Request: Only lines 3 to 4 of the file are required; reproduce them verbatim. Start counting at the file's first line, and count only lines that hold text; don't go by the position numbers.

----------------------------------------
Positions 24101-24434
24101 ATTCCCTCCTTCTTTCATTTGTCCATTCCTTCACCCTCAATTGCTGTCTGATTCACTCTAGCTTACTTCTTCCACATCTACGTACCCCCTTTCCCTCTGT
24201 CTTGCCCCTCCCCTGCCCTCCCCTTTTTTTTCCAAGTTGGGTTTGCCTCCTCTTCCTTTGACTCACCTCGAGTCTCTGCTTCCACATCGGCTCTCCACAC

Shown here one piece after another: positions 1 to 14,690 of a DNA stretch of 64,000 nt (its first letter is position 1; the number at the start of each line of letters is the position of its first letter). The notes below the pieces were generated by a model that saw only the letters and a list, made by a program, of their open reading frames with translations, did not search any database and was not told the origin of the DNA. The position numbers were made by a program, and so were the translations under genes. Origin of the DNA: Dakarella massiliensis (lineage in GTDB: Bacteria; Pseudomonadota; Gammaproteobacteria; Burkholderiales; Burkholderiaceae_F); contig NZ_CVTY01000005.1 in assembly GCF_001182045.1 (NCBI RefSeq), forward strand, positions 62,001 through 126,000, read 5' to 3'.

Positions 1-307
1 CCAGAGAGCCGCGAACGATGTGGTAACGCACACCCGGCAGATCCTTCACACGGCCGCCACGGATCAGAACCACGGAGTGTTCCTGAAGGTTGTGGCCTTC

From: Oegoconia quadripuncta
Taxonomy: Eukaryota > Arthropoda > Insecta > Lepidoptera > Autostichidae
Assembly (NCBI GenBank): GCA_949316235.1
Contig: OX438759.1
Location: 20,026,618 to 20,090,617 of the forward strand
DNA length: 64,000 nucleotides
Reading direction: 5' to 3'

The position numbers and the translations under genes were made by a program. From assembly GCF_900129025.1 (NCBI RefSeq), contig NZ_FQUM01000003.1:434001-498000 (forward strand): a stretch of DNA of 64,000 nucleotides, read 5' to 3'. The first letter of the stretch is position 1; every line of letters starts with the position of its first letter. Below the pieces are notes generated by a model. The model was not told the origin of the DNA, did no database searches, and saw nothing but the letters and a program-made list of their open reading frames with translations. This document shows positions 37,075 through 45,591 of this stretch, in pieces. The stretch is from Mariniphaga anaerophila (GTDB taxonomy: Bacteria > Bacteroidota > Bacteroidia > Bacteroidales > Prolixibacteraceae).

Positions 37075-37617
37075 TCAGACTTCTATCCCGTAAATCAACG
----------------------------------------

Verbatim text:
24201 CTTGCCCCTCCCCTGCCCTCCCCTTTTTTTTCCAAGTTGGGTTTGCCTCCTCTTCCTTTGACTCACCTCGAGTCTCTGCTTCCACATCGGCTCTCCACAC

Shown here one piece after another: positions 1 to 14,690 of a DNA stretch of 64,000 nt (its first letter is position 1; the number at the start of each line of letters is the position of its first letter). The notes below the pieces were generated by a model that saw only the letters and a list, made by a program, of their open reading frames with translations, did not search any database and was not told the origin of the DNA. The position numbers were made by a program, and so were the translations under genes. Origin of the DNA: Dakarella massiliensis (lineage in GTDB: Bacteria; Pseudomonadota; Gammaproteobacteria; Burkholderiales; Burkholderiaceae_F); contig NZ_CVTY01000005.1 in assembly GCF_001182045.1 (NCBI RefSeq), forward strand, positions 62,001 through 126,000, read 5' to 3'.